Anthony Bourdain

BourdainI have been binge-watching Bourdain’s Parts Unknown since he made the decision to take his life into his own hands and exit into that vast mysterious unknown place. There is something about his eyes. They draw me in as though calling me to enter, to look for something beyond appearances and into those tiny-grand spaces where the haunting happened. Many people are haunted. Some survive while others succumb, and often the line separating the two are blurred; and we can’t be certain that the line is one of separation or of connecting unless we have been there and done that. Even then we leave behind only questions. The answers, like shadows, travel with us into that place only those who cross over come to know.

For years, many have been touched and deeply affected by Bourdain. He opened doors to worlds that for most will only be traveled through the screens of our televisions or laptops. His fierce freedom such a contrast to what had to have held him tightly, clutched the way we hold on when we are afraid to let go. Sometimes the panic wins. Sometimes the relentless nature of one’s existence overtakes joy and the laughter they’ve shared with strangers from places so foreign most never knew they actually existed. Madagascar is more than a movie.

Suicide is a reminder that, no matter what is taking place externally, life is also happening on the inside. Those who are haunted by something, be it trauma, a sense of hopelessness or mental illness that has gone too far over there, are often left to the quiet noise of themselves where exposing such vulnerability and pain doesn’t take root. Those left wish for a chance to help; they wish they had known, yet how many have ears to hear without judgment or a value-system intervention? Facts are ill-equipped to tear down the wall that leads to the place where the haunting happens. Something more is needed, and I believe that something more is a bit closer to healing and hope, which arrive like a blank canvas with an ear to hear beyond what is being said, and with eyes that see more deeply into the soul. In order to learn more, we must be willing to enter into that place and sit with another’s haunting.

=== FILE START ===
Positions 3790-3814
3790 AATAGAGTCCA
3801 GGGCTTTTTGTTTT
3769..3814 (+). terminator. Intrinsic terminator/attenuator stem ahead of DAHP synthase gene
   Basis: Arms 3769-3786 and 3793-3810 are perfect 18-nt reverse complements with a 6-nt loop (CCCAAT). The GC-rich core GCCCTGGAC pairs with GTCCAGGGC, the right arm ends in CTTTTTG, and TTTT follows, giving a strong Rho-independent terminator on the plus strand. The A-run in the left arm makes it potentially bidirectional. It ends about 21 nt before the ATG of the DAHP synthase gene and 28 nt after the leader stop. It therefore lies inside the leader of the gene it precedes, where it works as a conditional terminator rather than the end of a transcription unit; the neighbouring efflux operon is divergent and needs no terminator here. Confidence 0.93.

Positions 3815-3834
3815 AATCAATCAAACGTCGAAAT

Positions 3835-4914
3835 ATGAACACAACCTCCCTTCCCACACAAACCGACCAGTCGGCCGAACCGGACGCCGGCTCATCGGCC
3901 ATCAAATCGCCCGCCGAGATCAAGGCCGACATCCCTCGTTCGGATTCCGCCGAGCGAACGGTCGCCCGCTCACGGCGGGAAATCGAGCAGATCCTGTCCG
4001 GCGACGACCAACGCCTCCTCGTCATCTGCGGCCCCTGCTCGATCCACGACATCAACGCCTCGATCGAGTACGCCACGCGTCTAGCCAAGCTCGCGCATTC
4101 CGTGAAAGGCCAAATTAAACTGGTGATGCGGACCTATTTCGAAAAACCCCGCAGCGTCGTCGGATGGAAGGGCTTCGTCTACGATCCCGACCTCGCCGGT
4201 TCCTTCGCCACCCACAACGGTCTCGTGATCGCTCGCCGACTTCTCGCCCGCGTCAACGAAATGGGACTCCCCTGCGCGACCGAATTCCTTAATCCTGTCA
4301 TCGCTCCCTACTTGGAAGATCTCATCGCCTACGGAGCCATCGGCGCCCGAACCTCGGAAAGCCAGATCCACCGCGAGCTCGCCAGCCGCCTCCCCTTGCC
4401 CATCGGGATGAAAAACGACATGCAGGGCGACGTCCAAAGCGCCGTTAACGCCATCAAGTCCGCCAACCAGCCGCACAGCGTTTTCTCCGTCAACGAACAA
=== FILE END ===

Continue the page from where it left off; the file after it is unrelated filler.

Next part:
Bourdain has inspired me. Looking at his unimaginable journey of travel and food and cultural connections and danger and pain and uncertainty, and life, offers me something akin to live now, and live fully. Inside this one life that we get, let us dare to find our footing so that we are able to find our freedom. When we find our footing, it means we’ve released some things, opened the door and let the haunting leave, and that we are willing to step into a new day of new beginnings, again and again.

Read more about the man behind the much: Anthony Bourdain

 

 

 

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